I Have a Right to My Own Body.

My health should not be regulated by men. I should have the right to make the best choices for myself with the help of my doctor without repercussions from lawmakers. And Donald Trump is at the very least is a perpetrator of sexual abuse if not an all out rapist. He doesn’t represent me or the women of this country. Too many men get too little punishment for their actions against women, and it’s sickening.

 

What’s happening is not acceptable.

I was unable to march due to a prior commitment. I wish I had been able to. There were so many reasons to march. Affordable health care, LBGT rights, Rape culture, the list goes on. We have an administration in place that devalues women on a level beyond comprehension. We MUST say this is not acceptable and we will fight. 

I Am a Survivor of Sexual Assault

I am a survivor of sexual assault. I am a mother. I am a taxpayer who wants to see my tax dollars go to help my fellow human beings not to line the pockets of the wealthy. I worked for many years in the helping fields where I treated abused women and children. I am sick of the patriarchal bull that perpetuates violence, undervalues the contributions of women and minorities. I am a Catholic who has seen the word bastardized and twisted to support oppressive laws when we should be keeping a firm separation of church and state. I am sick in my heart at the injustice rape victims, abuse victims, and people of color face in our legal system, especially when the perpetrators are white males.

Equality for all

I marched to stand in unity with my brothers and sisters world wide, fighting for equality for ALL! Specific issues that resonate with me are unequal education rights, infanticide of baby girls, genital mutilation & gang rap practices, lack of voting/driving rights, arranged marriages of underaged girls and a lack of laws against domestic violence. These issues are common in many countries (China, India, Saudi Arabia, Afghanistan, Democratic Republic of Congo, Guatemala, Pakistan, Mali, Nepal, etc). In addition, issues that plague the U.S., such as human trafficking, the woman tax, the gender wage gap, unconstitutional legislation in regards to women’s reproductive rights, lgbtq rights, racial and ethnic issues surrounding women globally.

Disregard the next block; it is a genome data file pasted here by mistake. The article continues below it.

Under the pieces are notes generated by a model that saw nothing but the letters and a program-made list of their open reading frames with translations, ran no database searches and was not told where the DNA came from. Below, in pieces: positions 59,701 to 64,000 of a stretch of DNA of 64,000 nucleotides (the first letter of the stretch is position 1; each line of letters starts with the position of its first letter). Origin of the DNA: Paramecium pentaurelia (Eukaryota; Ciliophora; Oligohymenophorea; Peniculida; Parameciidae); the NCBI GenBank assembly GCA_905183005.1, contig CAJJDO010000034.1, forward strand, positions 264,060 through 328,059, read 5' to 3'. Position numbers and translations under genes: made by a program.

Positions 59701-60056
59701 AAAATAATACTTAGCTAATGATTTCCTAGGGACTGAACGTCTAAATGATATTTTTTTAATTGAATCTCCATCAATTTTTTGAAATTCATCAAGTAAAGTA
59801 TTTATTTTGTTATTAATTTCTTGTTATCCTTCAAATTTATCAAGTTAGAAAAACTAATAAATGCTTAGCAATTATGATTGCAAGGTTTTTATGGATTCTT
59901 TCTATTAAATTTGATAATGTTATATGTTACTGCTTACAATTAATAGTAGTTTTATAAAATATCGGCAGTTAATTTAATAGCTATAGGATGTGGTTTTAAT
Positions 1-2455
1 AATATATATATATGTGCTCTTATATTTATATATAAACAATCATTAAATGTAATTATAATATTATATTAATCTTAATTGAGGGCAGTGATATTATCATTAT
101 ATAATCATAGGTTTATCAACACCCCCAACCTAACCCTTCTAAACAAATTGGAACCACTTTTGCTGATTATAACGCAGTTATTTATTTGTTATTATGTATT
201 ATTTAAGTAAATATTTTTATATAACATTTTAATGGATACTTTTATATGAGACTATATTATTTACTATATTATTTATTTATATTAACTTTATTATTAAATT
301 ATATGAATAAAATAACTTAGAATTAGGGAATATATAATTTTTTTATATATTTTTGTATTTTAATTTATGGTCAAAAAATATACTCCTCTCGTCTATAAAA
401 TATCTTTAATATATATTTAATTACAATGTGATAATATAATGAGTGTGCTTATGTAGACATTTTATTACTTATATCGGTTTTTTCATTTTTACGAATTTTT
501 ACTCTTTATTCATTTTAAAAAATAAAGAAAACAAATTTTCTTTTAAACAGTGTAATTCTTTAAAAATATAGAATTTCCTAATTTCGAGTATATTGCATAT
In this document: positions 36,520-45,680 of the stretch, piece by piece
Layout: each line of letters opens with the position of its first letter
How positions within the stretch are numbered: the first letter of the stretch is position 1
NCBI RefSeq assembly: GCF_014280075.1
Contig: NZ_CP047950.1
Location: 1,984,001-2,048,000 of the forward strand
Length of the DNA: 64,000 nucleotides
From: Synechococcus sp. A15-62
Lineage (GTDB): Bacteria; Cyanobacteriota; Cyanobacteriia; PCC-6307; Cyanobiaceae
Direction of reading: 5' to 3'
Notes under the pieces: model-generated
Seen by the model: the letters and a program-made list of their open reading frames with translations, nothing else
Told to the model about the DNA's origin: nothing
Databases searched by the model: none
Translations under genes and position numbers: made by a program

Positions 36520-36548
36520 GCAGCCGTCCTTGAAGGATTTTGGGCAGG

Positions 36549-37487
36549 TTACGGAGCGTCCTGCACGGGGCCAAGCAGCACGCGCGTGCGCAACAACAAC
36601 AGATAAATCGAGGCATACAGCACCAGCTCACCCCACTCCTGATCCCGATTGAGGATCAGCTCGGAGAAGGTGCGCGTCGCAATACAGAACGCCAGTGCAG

The wonderful, courageous women who made me feel whole and human again

When I was thirteen, I was taken and repeatedly raped for about 24 hours.

It was summer in a small town almost 20 years ago, so no one noticed I was missing. Too scared to tell my parents, and not understanding what happened or what to do, I used all my paper route money to take a taxi about thirty miles to a Planned Parenthood the next town over.
I knew they could help me; I had seen their flyers once, in a booth at the county fair.

When I arrived beat up, cut up, and bruised, they let me use the phone. I called my parents and told them I was staying over at a friend’s house.
The women at the clinic bandaged me up, extensively. They cleaned the cuts, the abrasions on my wrists, the scrapes on my cheeks. They cleaned up a couple cigarette burns. They iced my bruised and swollen face. They talked me through my first physical. They tested me for sexually transmitted diseases. They gave me the morning after pill.
I’m in my late twenties, which means I’d have an adolescent child now, had I gotten pregnant.

One of the women there gave me a ride back to my little town, and I stayed at a friend’s house for a couple days, until I could pass for having fallen off my bike.

I know what they did was borderline illegal, due to my age. But, I am forever grateful.

I know now that I could have told my parents, but I wasn’t ready.
It was MY choice.

And those women, those wonderful, courageous women who held me while I sobbed, who cleaned my cuts and bandaged me up, who held my hair back while I got sick, who held ice on my face and cradled me until I stopped shaking, who wrapped me in blankets and made me feel safe and strong and capable and whole and human again, they are heroes.